Word of delay comes after Kerry warns lawmakers that applying ‘gratuitous’ pressure could give Tehran an excuse to back out of Geneva deal
WASHINGTON — The head of the US Senate’s Banking Committee said Tuesday he is leaning toward delaying any new legislation on Iranian sanctions, hours after Secretary of State John Kerry pressed Congress to hold off on passing new penalties.
Senator Tim Johnson, a Democrat from South Dakota, said Kerry and US President Barack Obama had convinced him to put off new sanctions against Iran, pending an interim deal that curbs enrichment activity in return for eased sanctions.
“The president and Secretary Kerry have made a strong case for a pause in Congressional action on new Iran sanctions, so I am inclined to support their request and hold off on committee action for now,” Johnson said in a statement.
“We’ll see. Not this year,” he added to The Hill.
The Banking Committee, which oversees international finance agreements, would play an important role in creating and passing new sanctions legislation.
The statement came hours after Kerry took a brief break from his rigorous travel schedule to the Middle East on Tuesday to pressure Congress to delay additional sanctions against Iran, describing such legislation as “gratuitous” and potentially damaging not only to any future deal with the Islamic Republic, but also to America’s relations with fellow states in the P5+1 group.
The administration and Tehran both see new sanctions as potential deal-breakers that could undermine the recently signed pact between Iran and six world powers.
Two senators at the head of a drive for new sanctions, Mark Kirk and Robert Menendez, are reportedly pursuing language that would legislate new penalties, but give the White House the option of deferring on them, according to The Washington Post, citing a Senate aide.
Speaking to the House Foreign Affairs Committee, though, Kerry said Congress needed to tread careful or risk unraveling diplomatic progress made in Geneva.
“Let me be very clear: This is a very delicate diplomatic moment and we have a chance to address peacefully one of the most pressing national security concerns that the world faces today,” Kerry told the House Foreign Affairs Committee. “We’re at a crossroads. We’re at one of those really hinge points in history. One path could lead to an enduring resolution in the international community’s concerns about Iran’s nuclear program. The other path could lead to continued hostility and potentially to conflict.”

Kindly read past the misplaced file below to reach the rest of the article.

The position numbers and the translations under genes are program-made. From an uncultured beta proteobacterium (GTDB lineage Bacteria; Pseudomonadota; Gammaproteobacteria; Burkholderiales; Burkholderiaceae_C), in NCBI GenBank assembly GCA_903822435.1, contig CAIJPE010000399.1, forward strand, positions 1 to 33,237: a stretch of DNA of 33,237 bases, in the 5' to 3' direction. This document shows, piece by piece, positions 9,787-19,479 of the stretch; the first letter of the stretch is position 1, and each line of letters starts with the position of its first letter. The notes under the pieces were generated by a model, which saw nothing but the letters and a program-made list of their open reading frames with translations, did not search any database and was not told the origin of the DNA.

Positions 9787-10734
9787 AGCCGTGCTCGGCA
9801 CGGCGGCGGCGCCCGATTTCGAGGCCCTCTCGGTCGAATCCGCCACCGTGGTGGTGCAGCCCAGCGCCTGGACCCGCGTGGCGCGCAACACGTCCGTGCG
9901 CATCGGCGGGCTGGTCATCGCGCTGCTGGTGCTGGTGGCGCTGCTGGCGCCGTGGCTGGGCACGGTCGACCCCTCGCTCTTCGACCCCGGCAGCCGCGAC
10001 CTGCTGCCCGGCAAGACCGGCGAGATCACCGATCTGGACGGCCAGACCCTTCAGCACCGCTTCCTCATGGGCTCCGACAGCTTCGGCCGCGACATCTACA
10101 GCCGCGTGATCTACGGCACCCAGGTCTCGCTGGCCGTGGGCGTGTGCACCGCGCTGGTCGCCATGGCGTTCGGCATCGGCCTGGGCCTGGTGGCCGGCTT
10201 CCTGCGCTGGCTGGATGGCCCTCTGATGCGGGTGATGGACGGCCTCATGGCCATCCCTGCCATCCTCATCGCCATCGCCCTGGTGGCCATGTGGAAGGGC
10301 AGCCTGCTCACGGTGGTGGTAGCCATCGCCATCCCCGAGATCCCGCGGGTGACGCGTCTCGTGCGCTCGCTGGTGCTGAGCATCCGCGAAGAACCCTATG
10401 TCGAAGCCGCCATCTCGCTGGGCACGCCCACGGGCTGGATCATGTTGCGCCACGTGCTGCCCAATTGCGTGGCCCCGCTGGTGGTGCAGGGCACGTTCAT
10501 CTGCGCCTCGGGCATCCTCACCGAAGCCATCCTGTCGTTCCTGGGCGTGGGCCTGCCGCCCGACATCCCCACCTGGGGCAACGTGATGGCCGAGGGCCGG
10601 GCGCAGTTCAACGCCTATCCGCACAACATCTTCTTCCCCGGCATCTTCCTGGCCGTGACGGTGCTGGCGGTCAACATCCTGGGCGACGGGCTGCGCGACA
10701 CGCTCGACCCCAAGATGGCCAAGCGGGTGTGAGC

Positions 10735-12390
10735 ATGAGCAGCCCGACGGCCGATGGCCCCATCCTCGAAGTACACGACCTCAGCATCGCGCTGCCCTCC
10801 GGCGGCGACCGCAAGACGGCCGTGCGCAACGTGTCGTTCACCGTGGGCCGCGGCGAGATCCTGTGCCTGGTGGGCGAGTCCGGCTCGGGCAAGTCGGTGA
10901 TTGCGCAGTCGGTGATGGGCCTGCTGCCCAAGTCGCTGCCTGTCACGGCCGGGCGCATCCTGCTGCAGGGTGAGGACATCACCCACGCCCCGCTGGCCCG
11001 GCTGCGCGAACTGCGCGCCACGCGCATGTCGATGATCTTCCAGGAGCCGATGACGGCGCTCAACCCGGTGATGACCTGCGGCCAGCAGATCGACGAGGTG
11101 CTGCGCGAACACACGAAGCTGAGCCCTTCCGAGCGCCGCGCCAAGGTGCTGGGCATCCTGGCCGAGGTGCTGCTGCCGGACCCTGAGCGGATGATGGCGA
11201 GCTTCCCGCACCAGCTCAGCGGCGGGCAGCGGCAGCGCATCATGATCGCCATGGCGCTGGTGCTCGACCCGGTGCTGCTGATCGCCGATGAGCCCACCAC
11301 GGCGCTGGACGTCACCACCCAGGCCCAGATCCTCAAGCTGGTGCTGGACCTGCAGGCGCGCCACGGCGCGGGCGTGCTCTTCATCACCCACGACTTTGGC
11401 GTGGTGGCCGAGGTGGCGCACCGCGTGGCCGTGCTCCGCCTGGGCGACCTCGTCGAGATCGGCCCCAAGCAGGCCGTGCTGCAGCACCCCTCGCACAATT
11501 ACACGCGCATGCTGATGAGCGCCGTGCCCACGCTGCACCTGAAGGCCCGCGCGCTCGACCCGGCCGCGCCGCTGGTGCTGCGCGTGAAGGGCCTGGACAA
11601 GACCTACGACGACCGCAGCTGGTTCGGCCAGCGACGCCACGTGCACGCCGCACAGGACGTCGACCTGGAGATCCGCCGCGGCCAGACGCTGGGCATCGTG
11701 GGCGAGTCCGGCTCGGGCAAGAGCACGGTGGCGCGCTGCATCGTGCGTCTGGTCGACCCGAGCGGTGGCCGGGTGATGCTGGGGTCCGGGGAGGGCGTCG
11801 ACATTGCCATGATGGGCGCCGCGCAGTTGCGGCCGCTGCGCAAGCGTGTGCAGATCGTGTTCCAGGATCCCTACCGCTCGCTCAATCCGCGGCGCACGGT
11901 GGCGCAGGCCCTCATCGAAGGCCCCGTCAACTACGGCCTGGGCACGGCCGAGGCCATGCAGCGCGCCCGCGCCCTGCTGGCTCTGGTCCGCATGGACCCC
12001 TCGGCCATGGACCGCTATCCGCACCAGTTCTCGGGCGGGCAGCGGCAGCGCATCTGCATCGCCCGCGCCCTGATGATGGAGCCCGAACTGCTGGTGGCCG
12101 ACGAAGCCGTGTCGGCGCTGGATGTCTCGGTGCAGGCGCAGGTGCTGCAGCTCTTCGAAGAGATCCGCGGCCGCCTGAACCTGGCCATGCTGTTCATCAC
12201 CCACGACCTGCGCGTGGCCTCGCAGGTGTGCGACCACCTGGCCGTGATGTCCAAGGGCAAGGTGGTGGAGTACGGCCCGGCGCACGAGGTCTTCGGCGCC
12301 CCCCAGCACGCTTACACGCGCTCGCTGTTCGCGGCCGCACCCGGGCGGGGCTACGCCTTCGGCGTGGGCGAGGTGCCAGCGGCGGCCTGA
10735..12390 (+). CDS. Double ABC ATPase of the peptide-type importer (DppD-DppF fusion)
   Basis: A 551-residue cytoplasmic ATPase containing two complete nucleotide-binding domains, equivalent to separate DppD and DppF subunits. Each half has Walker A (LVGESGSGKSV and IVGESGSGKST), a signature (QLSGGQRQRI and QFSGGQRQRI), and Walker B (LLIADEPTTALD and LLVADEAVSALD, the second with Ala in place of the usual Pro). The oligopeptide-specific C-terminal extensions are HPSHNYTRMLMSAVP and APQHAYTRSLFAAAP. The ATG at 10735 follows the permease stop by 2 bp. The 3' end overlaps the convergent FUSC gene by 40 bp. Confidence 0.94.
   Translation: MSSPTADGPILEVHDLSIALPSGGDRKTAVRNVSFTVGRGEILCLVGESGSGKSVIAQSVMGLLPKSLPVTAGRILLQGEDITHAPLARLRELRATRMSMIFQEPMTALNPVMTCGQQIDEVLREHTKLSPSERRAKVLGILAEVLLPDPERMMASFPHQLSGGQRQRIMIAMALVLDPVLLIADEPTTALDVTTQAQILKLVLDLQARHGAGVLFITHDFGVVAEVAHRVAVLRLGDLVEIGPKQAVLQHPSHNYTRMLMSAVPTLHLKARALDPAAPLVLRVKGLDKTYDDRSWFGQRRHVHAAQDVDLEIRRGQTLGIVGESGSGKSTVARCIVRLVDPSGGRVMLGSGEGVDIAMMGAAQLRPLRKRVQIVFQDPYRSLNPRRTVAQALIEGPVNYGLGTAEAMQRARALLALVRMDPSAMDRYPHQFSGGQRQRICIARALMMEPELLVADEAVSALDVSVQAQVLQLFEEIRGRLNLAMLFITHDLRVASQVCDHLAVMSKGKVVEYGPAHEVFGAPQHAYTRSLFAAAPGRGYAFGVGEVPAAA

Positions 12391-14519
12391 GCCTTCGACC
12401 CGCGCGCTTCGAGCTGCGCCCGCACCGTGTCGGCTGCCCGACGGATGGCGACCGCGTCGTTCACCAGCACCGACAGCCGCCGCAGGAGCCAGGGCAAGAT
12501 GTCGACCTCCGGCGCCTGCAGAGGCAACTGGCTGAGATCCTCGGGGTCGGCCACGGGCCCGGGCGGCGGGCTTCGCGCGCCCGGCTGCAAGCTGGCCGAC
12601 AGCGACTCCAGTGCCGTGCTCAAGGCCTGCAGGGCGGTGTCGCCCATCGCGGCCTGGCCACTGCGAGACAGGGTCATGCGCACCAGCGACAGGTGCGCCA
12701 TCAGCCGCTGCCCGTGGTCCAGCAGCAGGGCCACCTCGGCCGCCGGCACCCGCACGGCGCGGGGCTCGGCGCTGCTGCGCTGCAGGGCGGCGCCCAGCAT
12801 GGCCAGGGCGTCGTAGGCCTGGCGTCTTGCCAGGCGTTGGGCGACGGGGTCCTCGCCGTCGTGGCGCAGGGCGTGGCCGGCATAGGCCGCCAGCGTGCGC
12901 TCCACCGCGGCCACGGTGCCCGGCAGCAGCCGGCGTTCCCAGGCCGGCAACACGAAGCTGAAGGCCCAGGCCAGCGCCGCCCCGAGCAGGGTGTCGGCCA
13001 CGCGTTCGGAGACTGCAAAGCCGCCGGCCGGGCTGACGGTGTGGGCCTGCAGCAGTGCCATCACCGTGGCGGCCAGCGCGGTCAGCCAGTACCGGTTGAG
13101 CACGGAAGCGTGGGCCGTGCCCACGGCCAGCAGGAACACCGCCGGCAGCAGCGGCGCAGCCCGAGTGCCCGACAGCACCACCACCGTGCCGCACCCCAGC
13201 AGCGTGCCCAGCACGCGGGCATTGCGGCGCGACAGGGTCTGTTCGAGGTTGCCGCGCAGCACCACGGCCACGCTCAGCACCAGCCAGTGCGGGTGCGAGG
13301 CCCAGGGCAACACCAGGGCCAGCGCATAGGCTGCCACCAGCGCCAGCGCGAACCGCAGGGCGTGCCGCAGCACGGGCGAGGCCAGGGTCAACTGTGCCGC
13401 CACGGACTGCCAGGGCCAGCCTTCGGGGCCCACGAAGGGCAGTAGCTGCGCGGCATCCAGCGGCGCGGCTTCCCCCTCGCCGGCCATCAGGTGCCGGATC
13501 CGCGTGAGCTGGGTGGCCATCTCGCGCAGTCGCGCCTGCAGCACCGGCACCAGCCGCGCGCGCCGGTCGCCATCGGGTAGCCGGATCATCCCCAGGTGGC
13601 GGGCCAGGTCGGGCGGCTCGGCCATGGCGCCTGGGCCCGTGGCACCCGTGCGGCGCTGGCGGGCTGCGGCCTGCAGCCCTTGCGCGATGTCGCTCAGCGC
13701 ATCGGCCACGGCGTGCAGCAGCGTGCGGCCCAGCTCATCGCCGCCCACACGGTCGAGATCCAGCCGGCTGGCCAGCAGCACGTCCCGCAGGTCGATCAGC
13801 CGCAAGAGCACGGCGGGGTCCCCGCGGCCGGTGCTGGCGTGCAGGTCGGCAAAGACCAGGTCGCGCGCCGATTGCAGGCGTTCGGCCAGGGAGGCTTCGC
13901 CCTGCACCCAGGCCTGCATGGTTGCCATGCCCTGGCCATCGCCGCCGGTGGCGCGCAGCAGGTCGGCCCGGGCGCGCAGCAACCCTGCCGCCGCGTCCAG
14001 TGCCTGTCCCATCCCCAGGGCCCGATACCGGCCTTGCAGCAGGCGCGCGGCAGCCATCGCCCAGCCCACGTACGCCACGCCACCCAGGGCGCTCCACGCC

Kerry’s comments shed light on Washington’s flexibility on the terms of a final-status agreement. While he said that the interim agreement reached last month in Geneva rendered the Arak heavy water facility “frozen stone-cold,” he did not rule out the possibility of future negotiations over the fate of the plant, which could be used to produce plutonium for a nuclear bomb.
The secretary of state also avoided any commitment to the effect that the final agreement would prohibit Iran entirely from enriching its own uranium.
Kerry assured Congress that during the interim period, while the P5+1 member states are negotiating a final agreement, “Iran’s nuclear programs will not move forward.” Instead, he promised, “this agreement halts the progress of Iran’s nuclear program and rolls its back in certain places.”
In response to a question by Rep. Eliot Engel (D-NY), Kerry said that the United Arab Emirates and Saudi Arabia had welcomed the deal because it provided new-found security. He acknowledged, however, that Israel did not find the deal reassuring.
Anticipating being pressed by members of Congress on the repeal of sanctions placed on Iran by Congressional mandate, Kerry told the committee that the estimated $7 billion in sanctions relief that would result from Iran’s compliance with the interim agreement “pales in comparison with the amount of pressure we’re leaving in place.”